The obvious challenge of teaching young children, starving for a distraction from ever-present turmoil, is not the only difficulty that Mr. Watts faces. Dolores, Matilda’s overzealous Christian mother, expresses an extreme distrust of the teacher and his curriculum. She does everything in her power to ensure that her daughter’s mind is not polluted by the strange white man, including making weekly visits to the classroom. She even goes as far as stealing and hiding Dickens’ Great Expectations, an action that causes immense trouble when redskin soldiers enter the village and find Mr. Pip’s name carved into the sand. Coincidently, it is Matilda who wrote his name, and it is her guilt that makes her empathize with her mother, who refuses to give up the book as evidence of Pip as a fictional character. Convinced that this Mr. Pip must be a spy who has been hidden from them, the redskins destroy the houses. All they leave behind are smoking fragments of Matilda’s former life.
As the tension escalates even further, a group of rebel soldiers returns to the village to question the only remaining white man, Mr. Watts. He agrees to explain himself over the course of five nights, and proceeds to tell a story that entwines Pip’s life even further with his own. Matilda develops an idea about why he returned to the island with his wife and stayed after all the other whites left. Now that his wife has died, Mr. Watts considers moving on and offers Matilda a chance to escape from the island. However, she would have to choose between Mr. Watts and her mother but before this can happen the rebels flee and the redskin soldiers return.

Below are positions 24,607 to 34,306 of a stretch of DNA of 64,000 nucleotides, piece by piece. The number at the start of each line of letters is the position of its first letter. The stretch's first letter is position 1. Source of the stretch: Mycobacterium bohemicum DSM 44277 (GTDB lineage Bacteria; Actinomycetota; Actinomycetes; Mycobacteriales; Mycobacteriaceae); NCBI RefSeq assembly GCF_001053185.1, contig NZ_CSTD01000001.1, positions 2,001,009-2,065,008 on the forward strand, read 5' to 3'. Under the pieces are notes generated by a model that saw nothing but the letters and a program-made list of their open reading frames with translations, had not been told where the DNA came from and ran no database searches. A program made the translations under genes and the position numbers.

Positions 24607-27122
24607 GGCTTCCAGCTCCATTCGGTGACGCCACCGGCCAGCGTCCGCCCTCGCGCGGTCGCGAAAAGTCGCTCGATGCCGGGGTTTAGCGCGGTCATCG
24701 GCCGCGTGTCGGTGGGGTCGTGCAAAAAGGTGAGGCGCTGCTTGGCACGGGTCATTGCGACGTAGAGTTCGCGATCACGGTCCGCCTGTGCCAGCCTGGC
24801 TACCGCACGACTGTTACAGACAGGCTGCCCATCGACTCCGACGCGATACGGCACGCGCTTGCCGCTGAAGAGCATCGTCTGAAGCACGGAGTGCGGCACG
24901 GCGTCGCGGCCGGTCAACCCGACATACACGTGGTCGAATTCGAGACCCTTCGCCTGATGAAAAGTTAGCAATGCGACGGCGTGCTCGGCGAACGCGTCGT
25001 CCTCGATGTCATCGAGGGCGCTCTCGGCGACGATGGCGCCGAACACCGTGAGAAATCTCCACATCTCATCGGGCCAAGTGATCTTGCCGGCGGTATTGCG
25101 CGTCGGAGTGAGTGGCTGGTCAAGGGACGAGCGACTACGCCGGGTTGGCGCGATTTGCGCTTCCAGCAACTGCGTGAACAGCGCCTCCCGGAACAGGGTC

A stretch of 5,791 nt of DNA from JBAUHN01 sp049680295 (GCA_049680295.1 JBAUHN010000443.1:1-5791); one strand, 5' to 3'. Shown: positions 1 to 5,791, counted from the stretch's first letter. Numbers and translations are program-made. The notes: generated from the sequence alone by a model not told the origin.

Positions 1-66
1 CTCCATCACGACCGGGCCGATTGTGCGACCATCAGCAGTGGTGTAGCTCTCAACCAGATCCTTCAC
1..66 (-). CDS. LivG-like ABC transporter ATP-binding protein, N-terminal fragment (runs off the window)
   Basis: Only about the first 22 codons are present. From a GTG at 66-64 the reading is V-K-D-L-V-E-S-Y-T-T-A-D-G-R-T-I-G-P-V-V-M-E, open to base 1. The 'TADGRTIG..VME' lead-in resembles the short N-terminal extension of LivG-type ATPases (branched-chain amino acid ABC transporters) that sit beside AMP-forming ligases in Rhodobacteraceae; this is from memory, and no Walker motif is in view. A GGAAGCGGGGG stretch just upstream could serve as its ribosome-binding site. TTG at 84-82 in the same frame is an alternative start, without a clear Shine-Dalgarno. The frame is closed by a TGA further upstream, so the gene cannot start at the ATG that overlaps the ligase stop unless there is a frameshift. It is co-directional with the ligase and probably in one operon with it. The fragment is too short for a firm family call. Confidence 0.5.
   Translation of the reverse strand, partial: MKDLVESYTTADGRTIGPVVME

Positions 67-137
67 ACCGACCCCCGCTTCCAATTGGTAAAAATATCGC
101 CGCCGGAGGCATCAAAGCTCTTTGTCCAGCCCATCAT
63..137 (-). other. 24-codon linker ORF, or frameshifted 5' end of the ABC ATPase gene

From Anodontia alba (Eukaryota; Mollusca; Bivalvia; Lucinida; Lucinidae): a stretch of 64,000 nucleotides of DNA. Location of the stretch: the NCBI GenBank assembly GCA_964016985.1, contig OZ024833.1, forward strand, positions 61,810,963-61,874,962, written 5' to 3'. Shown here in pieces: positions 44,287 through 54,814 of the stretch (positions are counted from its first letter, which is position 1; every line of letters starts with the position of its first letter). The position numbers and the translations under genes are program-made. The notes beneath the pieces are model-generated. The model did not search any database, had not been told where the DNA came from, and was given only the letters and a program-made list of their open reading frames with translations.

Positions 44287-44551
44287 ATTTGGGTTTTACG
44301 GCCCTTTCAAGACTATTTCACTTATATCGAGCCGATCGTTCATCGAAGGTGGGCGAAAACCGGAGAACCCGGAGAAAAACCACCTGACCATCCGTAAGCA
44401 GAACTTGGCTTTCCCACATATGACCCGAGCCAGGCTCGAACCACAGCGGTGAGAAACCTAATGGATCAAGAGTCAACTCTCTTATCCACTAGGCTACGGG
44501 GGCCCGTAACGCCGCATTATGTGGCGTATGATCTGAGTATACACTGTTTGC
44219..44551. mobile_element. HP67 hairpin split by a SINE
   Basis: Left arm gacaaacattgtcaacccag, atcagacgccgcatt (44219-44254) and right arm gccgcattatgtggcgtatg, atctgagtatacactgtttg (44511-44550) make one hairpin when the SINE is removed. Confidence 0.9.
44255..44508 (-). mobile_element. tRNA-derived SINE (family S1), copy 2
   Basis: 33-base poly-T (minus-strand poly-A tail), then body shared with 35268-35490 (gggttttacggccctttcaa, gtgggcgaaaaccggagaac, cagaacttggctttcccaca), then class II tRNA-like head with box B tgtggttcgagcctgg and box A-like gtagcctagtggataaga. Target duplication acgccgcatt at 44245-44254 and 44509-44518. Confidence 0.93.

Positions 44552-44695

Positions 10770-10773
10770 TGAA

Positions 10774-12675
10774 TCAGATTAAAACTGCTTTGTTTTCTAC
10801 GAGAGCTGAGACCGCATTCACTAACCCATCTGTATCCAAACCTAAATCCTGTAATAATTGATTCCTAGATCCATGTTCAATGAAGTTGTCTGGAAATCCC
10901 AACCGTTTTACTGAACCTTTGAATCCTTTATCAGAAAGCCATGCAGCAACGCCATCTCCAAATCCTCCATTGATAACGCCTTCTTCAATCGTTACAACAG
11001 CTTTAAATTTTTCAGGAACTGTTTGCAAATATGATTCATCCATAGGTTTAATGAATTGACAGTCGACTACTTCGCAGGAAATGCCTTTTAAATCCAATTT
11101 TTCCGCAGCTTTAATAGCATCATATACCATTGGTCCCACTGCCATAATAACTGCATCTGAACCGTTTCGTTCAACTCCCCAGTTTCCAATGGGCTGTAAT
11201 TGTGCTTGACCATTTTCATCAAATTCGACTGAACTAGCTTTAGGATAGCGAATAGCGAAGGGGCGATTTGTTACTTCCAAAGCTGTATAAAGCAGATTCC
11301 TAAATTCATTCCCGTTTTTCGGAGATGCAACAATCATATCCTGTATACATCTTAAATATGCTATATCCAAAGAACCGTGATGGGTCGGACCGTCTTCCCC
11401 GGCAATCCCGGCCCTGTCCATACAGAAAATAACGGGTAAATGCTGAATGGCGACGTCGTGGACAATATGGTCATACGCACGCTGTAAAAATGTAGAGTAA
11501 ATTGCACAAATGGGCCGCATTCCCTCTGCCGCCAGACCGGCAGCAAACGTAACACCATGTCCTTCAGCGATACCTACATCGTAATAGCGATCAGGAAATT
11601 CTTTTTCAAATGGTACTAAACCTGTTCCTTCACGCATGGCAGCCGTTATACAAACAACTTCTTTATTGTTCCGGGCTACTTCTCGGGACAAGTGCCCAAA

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This time the soldiers kill Mr. Watts, and when Matilda’s mother speaks up she is taken away. Matilda is almost raped, but her mother gives up her life to spare her. In the wake of surviving the slaughter of her village, her mother and Mr. Watts, Matilda loses her will to live. She nearly drowns, but is revived by the memory of Pip, who also narrowly escaped death. After clinging to a log, Matilda is picked up by the fisherman who had arranged to escape with Mr. Watts, and eventualy she reaches Australia.
It is there that Matilda is reunited with her father and begins to pick up the pieces of her disrupted life. She comes to terms with the reality of Mr. Watts, who altered both the facts of his life and the contents in Great Expectations in an effort to provide escape from the world, both for himself and for the children. She reveals her success in becoming a scholar and a Dickens expert and concludes her narrative by emphasizing the power of literature to offer escape and solace in the worst of times.